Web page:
Rules have disappeared in the version 5 of the JUnit open source Java testing tools. The release 5 of JUnit is still in alpha status. In this article, Herrmann Rüdiger explores what it would take to transform existing rules to the new concept so that they could run natively on JUnit 5.
Unit testing is a basic software testing activity that should be performed by every software developer. This handout produced by the Computer Science department of Stanford University introduces the ideas of unit testing and provides some examples on how to do it with JUnit in Eclipse.
Finding common naming conventions for software development items (variables, classes, etc.) is a major factor to help people collaborate in software development projects. Finding good names is also good if you work on your own and have to revisit your code some months after you wrote it. In this blog post Frank Appel discusses his experience with naming JUnit tests.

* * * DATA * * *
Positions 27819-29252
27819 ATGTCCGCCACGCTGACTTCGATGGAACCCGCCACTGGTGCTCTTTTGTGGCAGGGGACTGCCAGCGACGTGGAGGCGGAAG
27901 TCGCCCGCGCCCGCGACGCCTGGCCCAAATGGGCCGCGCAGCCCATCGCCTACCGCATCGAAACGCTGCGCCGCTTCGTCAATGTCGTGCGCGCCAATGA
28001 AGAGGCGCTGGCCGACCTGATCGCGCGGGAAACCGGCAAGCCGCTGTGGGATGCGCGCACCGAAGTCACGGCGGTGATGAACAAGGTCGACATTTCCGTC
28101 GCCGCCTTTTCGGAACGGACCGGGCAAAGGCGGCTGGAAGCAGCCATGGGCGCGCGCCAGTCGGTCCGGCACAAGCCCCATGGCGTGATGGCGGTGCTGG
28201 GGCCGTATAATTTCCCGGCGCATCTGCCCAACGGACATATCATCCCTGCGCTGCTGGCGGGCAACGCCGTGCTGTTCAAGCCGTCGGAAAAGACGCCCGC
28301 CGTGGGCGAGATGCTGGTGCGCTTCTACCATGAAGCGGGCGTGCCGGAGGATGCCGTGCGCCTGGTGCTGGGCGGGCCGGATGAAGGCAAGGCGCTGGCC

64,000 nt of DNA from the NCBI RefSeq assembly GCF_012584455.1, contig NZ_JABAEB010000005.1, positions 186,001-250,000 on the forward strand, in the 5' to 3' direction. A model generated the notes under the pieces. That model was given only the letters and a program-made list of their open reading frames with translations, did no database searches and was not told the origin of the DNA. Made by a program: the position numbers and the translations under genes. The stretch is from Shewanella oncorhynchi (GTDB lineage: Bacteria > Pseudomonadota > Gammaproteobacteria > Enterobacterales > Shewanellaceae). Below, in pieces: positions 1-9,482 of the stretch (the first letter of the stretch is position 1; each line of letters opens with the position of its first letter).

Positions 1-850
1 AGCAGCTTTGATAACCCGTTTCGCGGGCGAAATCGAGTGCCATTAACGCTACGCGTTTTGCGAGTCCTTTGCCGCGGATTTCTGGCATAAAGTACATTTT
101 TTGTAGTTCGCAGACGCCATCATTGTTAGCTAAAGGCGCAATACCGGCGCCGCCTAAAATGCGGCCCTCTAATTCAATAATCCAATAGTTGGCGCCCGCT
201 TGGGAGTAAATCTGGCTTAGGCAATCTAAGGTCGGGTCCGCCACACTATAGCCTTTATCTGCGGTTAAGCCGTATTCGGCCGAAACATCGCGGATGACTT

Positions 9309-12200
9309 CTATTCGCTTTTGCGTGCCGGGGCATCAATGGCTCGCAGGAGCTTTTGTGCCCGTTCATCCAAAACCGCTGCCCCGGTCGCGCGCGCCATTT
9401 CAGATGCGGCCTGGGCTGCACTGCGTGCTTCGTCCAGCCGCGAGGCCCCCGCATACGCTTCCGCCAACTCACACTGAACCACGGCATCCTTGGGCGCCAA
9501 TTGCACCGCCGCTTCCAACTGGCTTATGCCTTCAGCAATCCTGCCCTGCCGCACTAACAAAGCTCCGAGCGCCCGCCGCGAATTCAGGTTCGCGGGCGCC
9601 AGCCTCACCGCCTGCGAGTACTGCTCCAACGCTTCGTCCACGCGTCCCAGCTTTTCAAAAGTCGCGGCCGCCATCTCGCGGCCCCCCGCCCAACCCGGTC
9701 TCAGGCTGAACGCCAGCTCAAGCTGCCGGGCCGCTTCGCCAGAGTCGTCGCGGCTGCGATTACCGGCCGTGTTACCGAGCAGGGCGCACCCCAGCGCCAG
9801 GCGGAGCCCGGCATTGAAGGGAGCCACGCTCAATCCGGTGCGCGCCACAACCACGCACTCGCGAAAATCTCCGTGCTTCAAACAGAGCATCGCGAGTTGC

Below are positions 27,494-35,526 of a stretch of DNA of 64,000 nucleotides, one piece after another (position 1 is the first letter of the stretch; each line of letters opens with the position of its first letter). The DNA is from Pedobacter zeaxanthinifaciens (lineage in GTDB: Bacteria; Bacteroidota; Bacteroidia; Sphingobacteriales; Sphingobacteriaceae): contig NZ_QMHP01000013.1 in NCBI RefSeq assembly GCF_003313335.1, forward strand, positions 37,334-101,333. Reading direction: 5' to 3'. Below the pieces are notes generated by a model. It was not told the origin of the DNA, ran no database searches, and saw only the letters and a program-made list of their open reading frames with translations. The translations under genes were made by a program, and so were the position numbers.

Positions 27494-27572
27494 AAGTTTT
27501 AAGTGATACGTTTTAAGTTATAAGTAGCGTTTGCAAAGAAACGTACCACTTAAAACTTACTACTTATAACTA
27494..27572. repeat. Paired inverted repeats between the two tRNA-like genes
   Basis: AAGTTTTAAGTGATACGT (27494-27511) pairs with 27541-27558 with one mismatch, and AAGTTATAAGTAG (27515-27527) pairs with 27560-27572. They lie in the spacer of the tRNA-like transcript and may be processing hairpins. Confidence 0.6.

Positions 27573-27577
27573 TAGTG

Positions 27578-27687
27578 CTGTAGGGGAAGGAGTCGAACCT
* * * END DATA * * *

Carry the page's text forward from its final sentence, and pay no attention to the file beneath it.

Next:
Unit testing seems to be the most natural way for programmers to test their own code. In this small blog post, Henrik Warne shares some of the issues that people have when they switch from manual testing to a unit testing framework like JUnit.
Easy Coverage is an open source framework that can dynamically generate Java unit tests to perform basic verifications. Easy Coverage is extensible and highly configurable. It can work as a standalone product or it can be used with JUnit. In his blog post, Romain Delamare explains how to dynamically generate Java unit tests with Easy Coverage.
The open source JUnit unit testing tool has been a blessing for Java developers. However, many programmers think that it is enough to learn the JUnit API and write a few tests in order to have a well-tested application. This idea is more dangerous than not doing unit tests because it leads to a wrong sense of code quality. Learning JUnit is the easiest part of unit testing your Java code, but writing good tests is the hard part.
This is a brief video on how to use the JUnit open source unit testing framework for Java. By using JUnit, you can assert that methods in your Java code work as designed, without the need to set up the complete application.